Sunday, March 11, 2007

Happy Birthday Emily

Our granddaughter, Emily Jordan, is 13 today. Here she is in all her volleyball-playing glory; blond hair flying, rosy cheeks, glorious long legs. She is in the 7th grade, and despite that, a charming, lively and delightful young lady. We sent her a pair of beautiful pearl earrings from that store that is home of the Little Blue Box. I spoke with her tonight and she was delighted. I told her I hoped it was the first of many she would receive throughout her lifetime. Also today, on her birthday, her brother Andrew took off to spend his Spring break, not in Ft. Lauderdale or Balboa Island, but in China and Taiwan. Last year he came to visit us here. I guess China and two age-mate traveling companions trumps Cuyutl√°n and grandparents. And so it goes . . .

Today the Patient and I tackled the garden. Our little fountain in the front garden was on the fritz so he took it apart and got it burbling again. I hacked down the Elephant Ear philodendron in hopes it would rejuvinate itself. I did laundry for the first time, eager to see how far from it's moorings the washing machine would dance, but it stayed pretty well put. It takes forever as we have no water pressure. All water is delivered by gravity; you pump it up to a holding tank on the roof (el tinaco) and it flows down into the kitchen or bathroom or laundry when you open the tap. Consequently it takes a l0000ng time for the washer to fill with water and we have the wimpiest shower imaginable. Our bathroom is on the second floor, the tinacoon the third so there's not much drop to work up a good shower force. The guest quarters are on the first floor; they have better luck. You have to remember to run the pump so you don't run out of water. And to shut the pump off so the tinaco doesn't overflow! The household water comes from the city; we pay an annual fee of about $70 for all the water we can possibly use. We also have a well, but that water is used mostly to irrigate the garden. If it should happen that the city water is either running slowly or not at all (and that happens) we can use a very long hose and pump water from the well up to the roof. It's a whole different way of life.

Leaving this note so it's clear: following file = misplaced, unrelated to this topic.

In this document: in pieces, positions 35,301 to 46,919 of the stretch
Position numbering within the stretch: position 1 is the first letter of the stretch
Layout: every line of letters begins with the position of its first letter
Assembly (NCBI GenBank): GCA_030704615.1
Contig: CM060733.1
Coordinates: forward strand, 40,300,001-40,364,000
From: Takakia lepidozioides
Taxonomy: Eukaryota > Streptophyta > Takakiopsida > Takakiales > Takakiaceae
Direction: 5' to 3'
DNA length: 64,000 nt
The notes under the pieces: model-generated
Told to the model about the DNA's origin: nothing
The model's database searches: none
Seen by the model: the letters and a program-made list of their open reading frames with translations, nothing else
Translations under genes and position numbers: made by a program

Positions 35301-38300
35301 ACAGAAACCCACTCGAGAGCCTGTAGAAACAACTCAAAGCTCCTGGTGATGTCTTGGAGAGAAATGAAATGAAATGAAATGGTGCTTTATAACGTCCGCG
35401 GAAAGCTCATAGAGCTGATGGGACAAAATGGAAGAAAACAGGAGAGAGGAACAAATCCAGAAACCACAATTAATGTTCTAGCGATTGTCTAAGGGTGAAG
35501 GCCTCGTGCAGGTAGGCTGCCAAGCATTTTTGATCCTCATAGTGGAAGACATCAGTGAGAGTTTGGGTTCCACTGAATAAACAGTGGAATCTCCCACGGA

If it's Sunday it must be tacitos. On Sunday, and on other days during holiday celebrations and Easter, various vendors set up their stalls around the central square (el jardin) and sell mini-tacos. They open up about 6:30 PM, just as worshippers are coming out of evening Mass. For 30 ($2.85) pesos you can get a plato of five little soft-tortilla tacos piled with b-b-q'd beef or pork and shredded lettuce, with a side of boiled beans, fried onions and sliced radishes. You bring these beauties home, open a cold beer . . . no Sunday dinner at Mom's was ever as good.


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